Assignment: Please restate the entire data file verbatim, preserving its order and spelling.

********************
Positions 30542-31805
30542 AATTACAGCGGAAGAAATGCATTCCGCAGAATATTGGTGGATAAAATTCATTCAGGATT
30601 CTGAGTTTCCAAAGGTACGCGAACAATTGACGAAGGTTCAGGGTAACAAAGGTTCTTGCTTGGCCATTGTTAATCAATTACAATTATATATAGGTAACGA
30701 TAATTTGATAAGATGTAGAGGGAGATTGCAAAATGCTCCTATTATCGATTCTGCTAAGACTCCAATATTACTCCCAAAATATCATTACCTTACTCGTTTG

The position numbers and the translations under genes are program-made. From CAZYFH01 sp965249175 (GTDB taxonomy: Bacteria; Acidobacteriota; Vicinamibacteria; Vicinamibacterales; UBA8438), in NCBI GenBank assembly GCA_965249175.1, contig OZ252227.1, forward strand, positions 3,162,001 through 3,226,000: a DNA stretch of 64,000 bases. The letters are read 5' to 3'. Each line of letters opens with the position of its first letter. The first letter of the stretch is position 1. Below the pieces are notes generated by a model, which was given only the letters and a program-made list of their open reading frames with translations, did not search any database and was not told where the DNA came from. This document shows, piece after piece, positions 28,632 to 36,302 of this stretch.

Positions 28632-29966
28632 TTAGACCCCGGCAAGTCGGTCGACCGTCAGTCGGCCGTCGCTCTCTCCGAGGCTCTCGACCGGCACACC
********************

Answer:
Positions 30542-31805
30542 AATTACAGCGGAAGAAATGCATTCCGCAGAATATTGGTGGATAAAATTCATTCAGGATT
30601 CTGAGTTTCCAAAGGTACGCGAACAATTGACGAAGGTTCAGGGTAACAAAGGTTCTTGCTTGGCCATTGTTAATCAATTACAATTATATATAGGTAACGA
30701 TAATTTGATAAGATGTAGAGGGAGATTGCAAAATGCTCCTATTATCGATTCTGCTAAGACTCCAATATTACTCCCAAAATATCATTACCTTACTCGTTTG

The position numbers and the translations under genes are program-made. From CAZYFH01 sp965249175 (GTDB taxonomy: Bacteria; Acidobacteriota; Vicinamibacteria; Vicinamibacterales; UBA8438), in NCBI GenBank assembly GCA_965249175.1, contig OZ252227.1, forward strand, positions 3,162,001 through 3,226,000: a DNA stretch of 64,000 bases. The letters are read 5' to 3'. Each line of letters opens with the position of its first letter. The first letter of the stretch is position 1. Below the pieces are notes generated by a model, which was given only the letters and a program-made list of their open reading frames with translations, did not search any database and was not told where the DNA came from. This document shows, piece after piece, positions 28,632 to 36,302 of this stretch.

Positions 28632-29966
28632 TTAGACCCCGGCAAGTCGGTCGACCGTCAGTCGGCCGTCGCTCTCTCCGAGGCTCTCGACCGGCACACC